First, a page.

Disparities in cancer care

Everyone facing a cancer diagnosis should have access to the same quality of treatment and care but currently this is not the case. A postcode lottery of cancer testing and diagnostic tools means that where you live can make a huge difference to your outcomes.

The latest National Prostate Cancer Audit (NPCA) highlighted that men in more deprived areas are more likely to be diagnosed too late for a cure. Men are four times more likely to be diagnosed with metastatic disease in North Tees and Hartlepool compared to Royal Berkshire.

Reasons for this stark disparity include awareness, diagnostic infrastructure and intense pressure on the NHS.

With the NHS stretched and under pressure, we must support our healthcare professionals so that in turn they have the time and resources to give patients the best possible care and support.

Whilst the data reported on is alarming, it is important to note that the majority of prostate cancer patients were satisfied with the care they received. 94.1% of those in the National Cancer Patient Experience Survey rating their overall care as 7 out of 10 or above and 88.2% felt the whole team looking after them worked well to give them the best possible care.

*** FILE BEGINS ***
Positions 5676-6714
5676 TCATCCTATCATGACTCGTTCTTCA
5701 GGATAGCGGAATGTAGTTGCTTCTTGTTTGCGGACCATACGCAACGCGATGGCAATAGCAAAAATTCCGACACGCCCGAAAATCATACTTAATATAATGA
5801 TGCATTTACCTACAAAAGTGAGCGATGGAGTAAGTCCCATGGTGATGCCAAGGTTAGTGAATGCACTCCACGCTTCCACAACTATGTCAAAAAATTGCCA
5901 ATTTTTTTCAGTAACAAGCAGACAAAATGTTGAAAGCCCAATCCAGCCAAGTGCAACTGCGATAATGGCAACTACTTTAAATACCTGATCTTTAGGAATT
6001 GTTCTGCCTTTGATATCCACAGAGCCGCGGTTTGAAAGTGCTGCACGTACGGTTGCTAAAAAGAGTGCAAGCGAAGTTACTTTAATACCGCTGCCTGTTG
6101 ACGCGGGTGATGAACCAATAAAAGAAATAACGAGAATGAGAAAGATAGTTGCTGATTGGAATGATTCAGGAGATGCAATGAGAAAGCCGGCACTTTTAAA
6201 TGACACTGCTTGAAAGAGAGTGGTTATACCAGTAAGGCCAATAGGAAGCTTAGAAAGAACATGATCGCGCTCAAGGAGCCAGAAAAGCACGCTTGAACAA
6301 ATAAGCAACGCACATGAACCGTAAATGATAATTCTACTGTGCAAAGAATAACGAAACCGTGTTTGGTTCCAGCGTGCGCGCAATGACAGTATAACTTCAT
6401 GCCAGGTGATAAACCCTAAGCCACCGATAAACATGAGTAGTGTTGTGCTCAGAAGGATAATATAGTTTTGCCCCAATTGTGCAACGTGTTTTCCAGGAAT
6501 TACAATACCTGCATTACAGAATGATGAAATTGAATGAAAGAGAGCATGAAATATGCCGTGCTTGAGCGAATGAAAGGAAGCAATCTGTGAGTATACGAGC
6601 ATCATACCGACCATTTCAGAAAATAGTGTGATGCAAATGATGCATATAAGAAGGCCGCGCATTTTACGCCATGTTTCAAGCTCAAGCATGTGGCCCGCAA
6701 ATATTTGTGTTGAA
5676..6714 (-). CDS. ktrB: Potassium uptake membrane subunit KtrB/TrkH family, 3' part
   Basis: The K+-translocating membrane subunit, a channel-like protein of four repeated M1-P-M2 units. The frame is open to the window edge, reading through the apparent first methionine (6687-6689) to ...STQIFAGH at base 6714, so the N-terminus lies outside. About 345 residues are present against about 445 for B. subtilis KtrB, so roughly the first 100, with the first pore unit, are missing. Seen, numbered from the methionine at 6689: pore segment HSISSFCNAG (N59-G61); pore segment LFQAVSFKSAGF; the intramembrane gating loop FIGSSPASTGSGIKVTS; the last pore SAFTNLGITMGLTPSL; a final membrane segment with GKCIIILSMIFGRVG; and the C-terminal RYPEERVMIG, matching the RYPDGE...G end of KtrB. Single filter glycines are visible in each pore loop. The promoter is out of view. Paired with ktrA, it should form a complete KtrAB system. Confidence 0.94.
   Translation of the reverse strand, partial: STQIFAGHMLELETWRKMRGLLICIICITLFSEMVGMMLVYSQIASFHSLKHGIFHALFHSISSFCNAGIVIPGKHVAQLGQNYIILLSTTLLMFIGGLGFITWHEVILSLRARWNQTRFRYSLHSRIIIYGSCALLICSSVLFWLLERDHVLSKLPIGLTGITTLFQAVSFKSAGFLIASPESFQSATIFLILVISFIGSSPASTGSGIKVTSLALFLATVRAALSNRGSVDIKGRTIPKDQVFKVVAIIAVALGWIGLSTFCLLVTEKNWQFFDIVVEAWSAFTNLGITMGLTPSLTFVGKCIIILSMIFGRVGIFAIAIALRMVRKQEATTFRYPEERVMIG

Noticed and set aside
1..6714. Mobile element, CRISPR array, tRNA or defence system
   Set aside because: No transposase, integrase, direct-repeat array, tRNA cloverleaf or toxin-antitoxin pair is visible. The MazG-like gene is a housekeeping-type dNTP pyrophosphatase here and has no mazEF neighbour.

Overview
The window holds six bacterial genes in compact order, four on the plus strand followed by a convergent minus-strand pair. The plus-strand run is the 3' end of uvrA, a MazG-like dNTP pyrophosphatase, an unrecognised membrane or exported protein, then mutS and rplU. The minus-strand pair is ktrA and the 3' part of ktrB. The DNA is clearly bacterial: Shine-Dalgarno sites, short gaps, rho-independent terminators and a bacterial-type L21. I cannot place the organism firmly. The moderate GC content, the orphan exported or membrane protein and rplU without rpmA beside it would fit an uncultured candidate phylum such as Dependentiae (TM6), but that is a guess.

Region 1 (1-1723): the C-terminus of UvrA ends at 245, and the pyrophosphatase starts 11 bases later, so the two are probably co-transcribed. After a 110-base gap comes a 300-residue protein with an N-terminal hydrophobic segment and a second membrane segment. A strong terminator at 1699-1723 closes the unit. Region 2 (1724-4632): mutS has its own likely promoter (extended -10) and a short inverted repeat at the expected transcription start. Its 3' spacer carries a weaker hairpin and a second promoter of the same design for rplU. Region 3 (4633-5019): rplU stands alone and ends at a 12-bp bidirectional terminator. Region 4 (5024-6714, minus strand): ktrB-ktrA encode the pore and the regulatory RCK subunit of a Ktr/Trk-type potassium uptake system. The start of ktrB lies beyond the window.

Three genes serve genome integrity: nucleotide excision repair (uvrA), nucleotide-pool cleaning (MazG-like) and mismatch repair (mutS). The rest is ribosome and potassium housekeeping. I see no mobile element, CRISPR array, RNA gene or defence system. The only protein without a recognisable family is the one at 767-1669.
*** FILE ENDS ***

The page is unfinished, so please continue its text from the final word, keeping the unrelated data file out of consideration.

Click here to read our CEO’s full statement.

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Breakthroughs in Research

We’re funding research to make sure that no one has to face poorer outcomes just because of where they live.

New diagnostics
Lucida Medical have developed a software tool called Pi™– Prostate Intelligence™, the world’s first AI software that can automatically analyse prostate MRI scans with expert level performance. The software can find cancer earlier and more accurately provide clear information to patients about the size and location of their tumour and minimise the need for more invasive procedures like biopsies. This has the potential to address expertise and staffing shortages in hospitals to reduce waiting times and extend high-quality diagnosis to everyone.

Personalised treatments
Professor Daniel Brewer and his team are developing a new way to classify prostate cancer and separate the tigers from the pussycats. This will mean that patients can receive personalised treatments based on the characteristics and behaviour of their individual cancer. Identifying cancers that are unlikely to grow at all can also help to decide if treatment is even needed in the first place. Avoiding unnecessary treatment in slow growing disease means fewer patients will experience life changing side effects and is key to reducing the pressure on the NHS.

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